Downtown Hotel to Sell One Tower for Proposed San Jose State Student Housing 

San Jose State University on Thursday announced a $113 million lease-buy-back deal with a Bay Area developer to convert the south tower of the former Fairmont Hotel in downtown San Jose into a 700-bed student residence hall.

The university called the “landmark agreement” with Throckmorton Partners of Mill Valley “the Bay Area’s largest post-pandemic conversion of commercial property” for residential use.

Under the plan, a portion of the current San Jose Hilton Signia Hotel will be purchased by Throckmorton Partners for $73 million, which will lease the facility– with an option to buy after two years – to the university, pending approval by the California State University Board of Trustees.

“ The agreement will position SJSU to tap into currently underutilized, empty hotel space, and be able to deliver on hundreds of affordable housing units for undergraduate students by fall 2024.” the university said in a statement. The new residence will include 124 affordable beds for students in need.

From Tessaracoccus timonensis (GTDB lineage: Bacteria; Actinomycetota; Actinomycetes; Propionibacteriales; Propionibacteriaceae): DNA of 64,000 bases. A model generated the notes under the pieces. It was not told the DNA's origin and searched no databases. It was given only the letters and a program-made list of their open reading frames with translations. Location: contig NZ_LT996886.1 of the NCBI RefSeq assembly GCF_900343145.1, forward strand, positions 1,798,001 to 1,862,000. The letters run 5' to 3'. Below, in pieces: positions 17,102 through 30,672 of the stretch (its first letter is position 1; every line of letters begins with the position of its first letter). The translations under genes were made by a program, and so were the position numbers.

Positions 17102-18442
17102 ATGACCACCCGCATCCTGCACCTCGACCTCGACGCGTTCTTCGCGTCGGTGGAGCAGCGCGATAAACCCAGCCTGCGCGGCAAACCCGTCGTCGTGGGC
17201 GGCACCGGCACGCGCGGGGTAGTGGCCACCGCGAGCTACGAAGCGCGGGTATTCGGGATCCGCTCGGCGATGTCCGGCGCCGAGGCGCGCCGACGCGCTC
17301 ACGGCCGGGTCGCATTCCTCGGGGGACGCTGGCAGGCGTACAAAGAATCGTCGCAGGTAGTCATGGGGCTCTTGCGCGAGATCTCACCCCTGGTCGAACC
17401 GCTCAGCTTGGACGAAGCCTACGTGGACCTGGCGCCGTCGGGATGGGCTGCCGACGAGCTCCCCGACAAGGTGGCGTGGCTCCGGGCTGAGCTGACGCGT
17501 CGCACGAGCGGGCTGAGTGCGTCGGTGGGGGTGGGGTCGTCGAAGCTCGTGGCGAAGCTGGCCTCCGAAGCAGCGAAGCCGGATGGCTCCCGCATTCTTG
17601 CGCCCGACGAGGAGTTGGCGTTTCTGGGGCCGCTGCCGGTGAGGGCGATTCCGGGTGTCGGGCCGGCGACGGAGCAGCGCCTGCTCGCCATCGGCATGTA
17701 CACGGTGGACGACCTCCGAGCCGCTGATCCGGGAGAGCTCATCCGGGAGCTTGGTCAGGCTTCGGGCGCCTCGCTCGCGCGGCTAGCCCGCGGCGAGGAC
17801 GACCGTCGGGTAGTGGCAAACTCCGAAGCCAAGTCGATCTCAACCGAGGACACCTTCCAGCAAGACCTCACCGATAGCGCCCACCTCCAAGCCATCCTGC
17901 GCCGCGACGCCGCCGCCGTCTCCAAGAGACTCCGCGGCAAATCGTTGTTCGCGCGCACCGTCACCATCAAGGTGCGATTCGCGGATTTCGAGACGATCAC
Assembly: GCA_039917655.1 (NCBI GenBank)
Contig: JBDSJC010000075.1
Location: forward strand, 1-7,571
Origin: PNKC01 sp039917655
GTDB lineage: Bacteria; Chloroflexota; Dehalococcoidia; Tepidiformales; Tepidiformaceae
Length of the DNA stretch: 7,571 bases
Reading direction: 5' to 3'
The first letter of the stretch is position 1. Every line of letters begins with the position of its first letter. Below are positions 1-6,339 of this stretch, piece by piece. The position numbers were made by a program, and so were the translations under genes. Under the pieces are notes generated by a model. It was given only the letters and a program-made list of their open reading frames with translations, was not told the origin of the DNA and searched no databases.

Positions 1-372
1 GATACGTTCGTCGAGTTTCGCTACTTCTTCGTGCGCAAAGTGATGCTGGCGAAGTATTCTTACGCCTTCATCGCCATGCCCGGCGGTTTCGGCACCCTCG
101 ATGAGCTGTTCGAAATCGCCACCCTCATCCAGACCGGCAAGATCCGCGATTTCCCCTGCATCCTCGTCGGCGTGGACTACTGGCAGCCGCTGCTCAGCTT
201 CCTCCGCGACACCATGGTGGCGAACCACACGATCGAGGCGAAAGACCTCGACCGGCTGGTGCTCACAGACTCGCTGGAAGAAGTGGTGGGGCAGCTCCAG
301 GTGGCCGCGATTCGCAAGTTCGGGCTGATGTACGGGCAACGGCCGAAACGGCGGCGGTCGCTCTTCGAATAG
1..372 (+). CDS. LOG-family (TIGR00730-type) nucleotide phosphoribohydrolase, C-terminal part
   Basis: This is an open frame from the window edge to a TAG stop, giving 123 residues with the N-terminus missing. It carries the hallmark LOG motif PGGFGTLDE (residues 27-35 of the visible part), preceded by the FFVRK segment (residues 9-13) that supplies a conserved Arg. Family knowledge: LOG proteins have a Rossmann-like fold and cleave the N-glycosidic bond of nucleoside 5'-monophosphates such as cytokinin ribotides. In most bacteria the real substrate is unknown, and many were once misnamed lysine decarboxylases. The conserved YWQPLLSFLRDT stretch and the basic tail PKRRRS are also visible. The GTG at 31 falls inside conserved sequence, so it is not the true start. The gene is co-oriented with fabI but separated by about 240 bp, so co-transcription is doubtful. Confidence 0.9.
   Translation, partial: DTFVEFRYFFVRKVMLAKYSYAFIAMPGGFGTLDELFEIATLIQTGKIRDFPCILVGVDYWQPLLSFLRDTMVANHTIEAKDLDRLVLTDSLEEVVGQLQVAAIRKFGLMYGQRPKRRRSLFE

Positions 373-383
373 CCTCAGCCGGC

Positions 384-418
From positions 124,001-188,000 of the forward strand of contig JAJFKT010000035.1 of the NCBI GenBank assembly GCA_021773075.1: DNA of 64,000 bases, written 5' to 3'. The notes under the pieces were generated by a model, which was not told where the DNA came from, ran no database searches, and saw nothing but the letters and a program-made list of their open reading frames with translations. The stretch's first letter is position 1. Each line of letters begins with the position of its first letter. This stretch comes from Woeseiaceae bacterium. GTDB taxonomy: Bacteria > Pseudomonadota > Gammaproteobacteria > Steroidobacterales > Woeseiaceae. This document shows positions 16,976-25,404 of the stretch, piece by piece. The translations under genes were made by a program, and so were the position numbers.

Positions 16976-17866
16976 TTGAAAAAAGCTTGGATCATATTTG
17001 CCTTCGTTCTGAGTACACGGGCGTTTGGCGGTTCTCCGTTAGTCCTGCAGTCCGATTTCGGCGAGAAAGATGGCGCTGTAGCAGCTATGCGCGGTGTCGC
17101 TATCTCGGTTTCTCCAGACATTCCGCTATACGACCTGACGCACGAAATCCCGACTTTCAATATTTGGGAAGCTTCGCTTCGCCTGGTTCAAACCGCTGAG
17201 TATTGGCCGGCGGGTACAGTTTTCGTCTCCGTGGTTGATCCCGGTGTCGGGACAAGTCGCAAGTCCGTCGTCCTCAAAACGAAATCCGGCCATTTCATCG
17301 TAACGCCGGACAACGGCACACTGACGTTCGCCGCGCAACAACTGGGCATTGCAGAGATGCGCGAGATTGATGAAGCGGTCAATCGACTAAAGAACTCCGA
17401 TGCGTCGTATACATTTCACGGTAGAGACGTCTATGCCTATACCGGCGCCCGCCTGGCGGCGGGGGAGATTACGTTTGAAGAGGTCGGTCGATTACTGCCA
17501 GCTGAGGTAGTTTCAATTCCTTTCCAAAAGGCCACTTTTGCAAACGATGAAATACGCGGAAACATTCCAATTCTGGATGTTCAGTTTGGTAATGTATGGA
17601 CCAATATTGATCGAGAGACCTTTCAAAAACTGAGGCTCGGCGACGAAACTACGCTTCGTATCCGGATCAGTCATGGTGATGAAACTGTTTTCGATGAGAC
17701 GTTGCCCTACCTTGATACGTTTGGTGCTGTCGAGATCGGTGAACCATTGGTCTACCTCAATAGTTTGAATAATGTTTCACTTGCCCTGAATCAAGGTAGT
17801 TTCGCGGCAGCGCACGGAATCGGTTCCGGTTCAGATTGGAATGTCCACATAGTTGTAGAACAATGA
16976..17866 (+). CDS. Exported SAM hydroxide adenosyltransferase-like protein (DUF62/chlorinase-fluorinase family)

In addition to the purchase cost of the 264-room south tower of the 805-room Hilton Signia hotel, located several blocks east of the San Jose State,  another $40 million is expected to be spent on improvements, fees, taxes and utilities, according to the university.

The project will temporarily be called “Spartan Village on the Paseo” until the completion of a formal facility-naming process, according to San Jose State.

The lease agreement will be financed from a $89 million debt relief package awarded this year by the state’s Higher Education Student Housing plan.

A rendering of the planned lobby for the new housing option for students. Rendering by Throckmorton Partners.

“The university’s ongoing efforts to further expand its footprint in downtown San José will lead to hundreds more students living within a short walking distance to campus and contributing to downtown small businesses and entertainment venues,” the university said in the statement. “Additional students living downtown underscores the university’s commitment to housing more of its students and also its continued investment in downtown San José’s economic vitality and success.”

Ultimately, the university aims to leverage new state housing-specific funding secured earlier this year to deliver a cumulative total of 517 affordable student beds across its entire housing stock in the coming years.

The project aligns with a key goal of the university’s new Campus Master Plan to have 20% of the full-time student population living on or immediately near campus.